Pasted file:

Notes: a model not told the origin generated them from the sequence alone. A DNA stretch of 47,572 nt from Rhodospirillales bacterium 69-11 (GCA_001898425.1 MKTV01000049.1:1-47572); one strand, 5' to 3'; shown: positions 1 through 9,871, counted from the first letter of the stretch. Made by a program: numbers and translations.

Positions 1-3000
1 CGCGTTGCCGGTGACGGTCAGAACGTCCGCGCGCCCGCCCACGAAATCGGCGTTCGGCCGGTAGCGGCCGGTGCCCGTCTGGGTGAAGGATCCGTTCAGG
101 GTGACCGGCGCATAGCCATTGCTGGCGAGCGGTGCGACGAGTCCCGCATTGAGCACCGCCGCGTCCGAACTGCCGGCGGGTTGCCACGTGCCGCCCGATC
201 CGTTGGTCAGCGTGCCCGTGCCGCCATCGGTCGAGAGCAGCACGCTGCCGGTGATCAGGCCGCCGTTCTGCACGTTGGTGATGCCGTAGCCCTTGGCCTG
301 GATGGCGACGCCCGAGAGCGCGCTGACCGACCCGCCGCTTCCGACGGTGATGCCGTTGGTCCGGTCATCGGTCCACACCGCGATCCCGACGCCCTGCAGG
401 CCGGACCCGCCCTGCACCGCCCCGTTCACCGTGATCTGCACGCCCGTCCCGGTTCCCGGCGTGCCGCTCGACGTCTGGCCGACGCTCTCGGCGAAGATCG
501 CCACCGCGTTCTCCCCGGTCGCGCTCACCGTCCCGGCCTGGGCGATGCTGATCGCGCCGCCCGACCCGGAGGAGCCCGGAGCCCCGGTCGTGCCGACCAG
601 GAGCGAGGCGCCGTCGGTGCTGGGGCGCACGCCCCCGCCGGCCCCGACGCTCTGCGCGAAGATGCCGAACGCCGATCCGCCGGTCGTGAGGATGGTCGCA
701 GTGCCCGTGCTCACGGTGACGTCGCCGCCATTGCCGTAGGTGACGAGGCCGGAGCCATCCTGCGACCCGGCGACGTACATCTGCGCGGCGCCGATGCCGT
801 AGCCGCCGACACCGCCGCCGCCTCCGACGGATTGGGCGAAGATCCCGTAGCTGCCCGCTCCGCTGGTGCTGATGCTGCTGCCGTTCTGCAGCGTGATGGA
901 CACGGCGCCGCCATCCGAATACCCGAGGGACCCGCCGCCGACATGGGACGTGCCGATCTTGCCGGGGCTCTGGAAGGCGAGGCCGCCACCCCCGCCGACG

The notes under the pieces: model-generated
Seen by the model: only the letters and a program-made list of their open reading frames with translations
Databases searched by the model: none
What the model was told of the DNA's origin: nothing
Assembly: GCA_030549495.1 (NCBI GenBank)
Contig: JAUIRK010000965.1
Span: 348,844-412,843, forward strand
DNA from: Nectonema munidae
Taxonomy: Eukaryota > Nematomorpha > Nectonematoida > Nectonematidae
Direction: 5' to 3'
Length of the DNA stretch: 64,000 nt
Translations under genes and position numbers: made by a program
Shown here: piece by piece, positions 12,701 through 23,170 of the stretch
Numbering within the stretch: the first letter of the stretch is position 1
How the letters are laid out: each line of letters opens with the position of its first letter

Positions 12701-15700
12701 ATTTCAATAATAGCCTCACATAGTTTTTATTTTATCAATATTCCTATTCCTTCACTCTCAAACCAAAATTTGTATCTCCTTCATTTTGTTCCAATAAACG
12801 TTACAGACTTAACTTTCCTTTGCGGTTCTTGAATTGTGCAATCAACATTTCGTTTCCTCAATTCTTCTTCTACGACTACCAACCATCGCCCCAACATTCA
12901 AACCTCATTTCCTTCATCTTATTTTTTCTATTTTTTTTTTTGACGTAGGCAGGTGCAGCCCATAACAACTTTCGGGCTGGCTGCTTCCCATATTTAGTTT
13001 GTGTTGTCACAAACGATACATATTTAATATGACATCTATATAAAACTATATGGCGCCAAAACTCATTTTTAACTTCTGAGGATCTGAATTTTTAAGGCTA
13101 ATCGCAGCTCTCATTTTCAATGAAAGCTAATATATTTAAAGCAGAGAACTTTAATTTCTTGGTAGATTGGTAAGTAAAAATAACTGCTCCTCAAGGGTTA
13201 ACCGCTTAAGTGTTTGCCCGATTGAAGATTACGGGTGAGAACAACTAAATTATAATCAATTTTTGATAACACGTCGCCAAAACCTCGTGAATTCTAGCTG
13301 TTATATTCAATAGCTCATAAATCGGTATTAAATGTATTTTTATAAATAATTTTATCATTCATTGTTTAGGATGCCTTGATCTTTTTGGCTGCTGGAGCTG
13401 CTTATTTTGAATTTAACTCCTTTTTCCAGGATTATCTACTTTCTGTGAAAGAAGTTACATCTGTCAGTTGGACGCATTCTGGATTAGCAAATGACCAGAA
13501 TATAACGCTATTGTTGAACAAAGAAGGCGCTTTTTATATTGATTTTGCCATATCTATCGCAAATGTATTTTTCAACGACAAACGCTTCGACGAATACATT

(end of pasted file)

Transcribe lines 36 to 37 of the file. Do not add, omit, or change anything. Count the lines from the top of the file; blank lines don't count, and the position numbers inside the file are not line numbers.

13401 CTTATTTTGAATTTAACTCCTTTTTCCAGGATTATCTACTTTCTGTGAAAGAAGTTACATCTGTCAGTTGGACGCATTCTGGATTAGCAAATGACCAGAA
13501 TATAACGCTATTGTTGAACAAAGAAGGCGCTTTTTATATTGATTTTGCCATATCTATCGCAAATGTATTTTTCAACGACAAACGCTTCGACGAATACATT